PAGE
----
- The reflight offers science teams an advantage. "We were ahead on
the score board but got rained out after the second inning," said
Mission Scientist Dr. Mike Robinson. "We know these experiments work,
but that's as far as we got. It's now time to finish the job, to
complete the data."
- After reaching an altitude of 160 nautical miles above Earth, where
Space Shuttle Columbia will orbit for the next 16 days, members of the
crew began work immediately to set up the Spacelab. A versatile
research laboratory inside the cargo bay of the Space Shuttle, the
Spacelab will serve as the astronauts' workspace for the next
- Payload Commander Dr. Janice Voss and Payload Specialist Dr. Roger
Crouch floated into the Spacelab late this afternoon and began
preparing to activate the 33 microgravity science experiments carried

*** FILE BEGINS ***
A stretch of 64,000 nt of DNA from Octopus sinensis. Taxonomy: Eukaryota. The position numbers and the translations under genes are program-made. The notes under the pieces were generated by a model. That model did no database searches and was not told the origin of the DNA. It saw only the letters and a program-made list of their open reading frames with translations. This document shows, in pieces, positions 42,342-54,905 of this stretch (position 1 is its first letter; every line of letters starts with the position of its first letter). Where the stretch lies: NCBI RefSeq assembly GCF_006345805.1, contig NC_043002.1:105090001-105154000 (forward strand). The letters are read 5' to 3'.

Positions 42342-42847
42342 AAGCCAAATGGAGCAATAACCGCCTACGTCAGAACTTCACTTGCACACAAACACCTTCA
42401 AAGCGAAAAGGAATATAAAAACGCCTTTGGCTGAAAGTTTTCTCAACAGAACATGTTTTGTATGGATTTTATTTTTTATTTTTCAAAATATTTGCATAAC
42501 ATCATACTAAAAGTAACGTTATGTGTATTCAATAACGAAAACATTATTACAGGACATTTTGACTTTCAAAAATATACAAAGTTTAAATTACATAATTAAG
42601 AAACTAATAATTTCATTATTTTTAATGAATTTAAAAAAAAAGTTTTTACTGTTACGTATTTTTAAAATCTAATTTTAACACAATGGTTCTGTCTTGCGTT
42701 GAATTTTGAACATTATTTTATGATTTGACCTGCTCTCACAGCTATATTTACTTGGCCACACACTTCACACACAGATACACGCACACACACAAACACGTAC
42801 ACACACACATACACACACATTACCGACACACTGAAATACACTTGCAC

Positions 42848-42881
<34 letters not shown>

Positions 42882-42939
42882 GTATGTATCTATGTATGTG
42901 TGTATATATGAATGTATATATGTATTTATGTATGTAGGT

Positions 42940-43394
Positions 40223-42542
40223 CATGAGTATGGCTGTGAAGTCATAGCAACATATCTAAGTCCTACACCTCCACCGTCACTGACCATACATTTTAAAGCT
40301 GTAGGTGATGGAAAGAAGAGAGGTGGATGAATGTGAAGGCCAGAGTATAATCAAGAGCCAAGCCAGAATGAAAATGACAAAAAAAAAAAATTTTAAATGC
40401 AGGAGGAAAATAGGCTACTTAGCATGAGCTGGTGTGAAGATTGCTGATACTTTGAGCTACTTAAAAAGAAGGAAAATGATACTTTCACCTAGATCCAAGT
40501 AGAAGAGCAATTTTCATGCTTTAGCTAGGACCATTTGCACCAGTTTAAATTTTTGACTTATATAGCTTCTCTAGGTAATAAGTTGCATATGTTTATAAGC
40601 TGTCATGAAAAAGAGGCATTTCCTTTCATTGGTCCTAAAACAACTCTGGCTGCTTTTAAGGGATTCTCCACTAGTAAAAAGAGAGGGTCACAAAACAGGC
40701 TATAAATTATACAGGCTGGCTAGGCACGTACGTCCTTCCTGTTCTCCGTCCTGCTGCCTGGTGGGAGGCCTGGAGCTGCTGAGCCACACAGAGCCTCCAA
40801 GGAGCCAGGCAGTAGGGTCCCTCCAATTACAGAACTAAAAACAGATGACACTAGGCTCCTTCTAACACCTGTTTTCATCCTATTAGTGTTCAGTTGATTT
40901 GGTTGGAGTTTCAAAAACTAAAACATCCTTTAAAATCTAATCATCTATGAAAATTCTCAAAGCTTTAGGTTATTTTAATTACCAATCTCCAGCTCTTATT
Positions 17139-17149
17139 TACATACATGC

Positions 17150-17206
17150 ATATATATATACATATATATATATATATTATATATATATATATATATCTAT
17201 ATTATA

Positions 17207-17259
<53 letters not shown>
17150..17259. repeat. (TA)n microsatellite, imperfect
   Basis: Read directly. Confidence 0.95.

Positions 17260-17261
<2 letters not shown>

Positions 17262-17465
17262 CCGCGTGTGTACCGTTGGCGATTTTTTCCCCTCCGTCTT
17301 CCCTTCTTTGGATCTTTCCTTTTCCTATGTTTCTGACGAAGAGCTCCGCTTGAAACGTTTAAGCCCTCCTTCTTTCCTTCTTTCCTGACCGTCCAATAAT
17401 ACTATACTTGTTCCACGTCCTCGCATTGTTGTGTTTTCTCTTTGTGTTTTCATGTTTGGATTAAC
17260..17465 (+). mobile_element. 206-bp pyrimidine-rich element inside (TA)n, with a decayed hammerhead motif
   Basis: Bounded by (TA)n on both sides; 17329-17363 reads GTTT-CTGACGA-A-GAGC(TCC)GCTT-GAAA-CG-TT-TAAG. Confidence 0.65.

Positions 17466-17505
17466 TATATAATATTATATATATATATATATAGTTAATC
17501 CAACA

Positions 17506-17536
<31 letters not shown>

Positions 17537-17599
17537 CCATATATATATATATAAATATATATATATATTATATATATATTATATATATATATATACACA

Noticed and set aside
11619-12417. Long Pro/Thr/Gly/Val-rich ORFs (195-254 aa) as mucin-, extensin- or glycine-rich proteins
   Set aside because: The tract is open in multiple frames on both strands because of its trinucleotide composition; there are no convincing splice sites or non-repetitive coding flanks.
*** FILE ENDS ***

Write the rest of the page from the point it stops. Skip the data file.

aboard the orbiter.
- For Crouch, the first order of business was to set up the Combustion
Module and the EXPRESS rack. The Combustion Module will be used to
conduct two experiments during the mission -- a study of the
properties of soot and a flame ball investigation.
- Combustion is an important energy-producing process. Furnaces for
processing materials, home heating, gasoline-powered engines and gas
turbine-generated power all rely on combustion. Findings from these
investigations conducted in the Combustion Module will provide
researchers with a better understanding of the combustion process and
may lead to improvements in combustion engines, increasing fuel
efficiency and reducing emissions. Results may also lead to
improvements in fire safety, benefiting mining, chemical manufacturing
and aerospace industries.
- A new, key component on the Microgravity Science Laboratory mission
is the innovative EXPRESS Rack, which stands for 'EXpedite the
Processing of Experiments to the Space Station.' It is designed for
quick and easy installation of hardware and experiments on Space
Station. Aboard Columbia, the EXPRESS Rack replaces a Spacelab double
rack and houses two experiments -- the Physics of Hard Spheres
Experiment and the Astro/Plant Generic Bioprocessing Apparatus
experiment. These studies will check the design, development and
adaptation of the EXPRESS Rack hardware.
- Over the next 12 hours, working with science teams on the ground at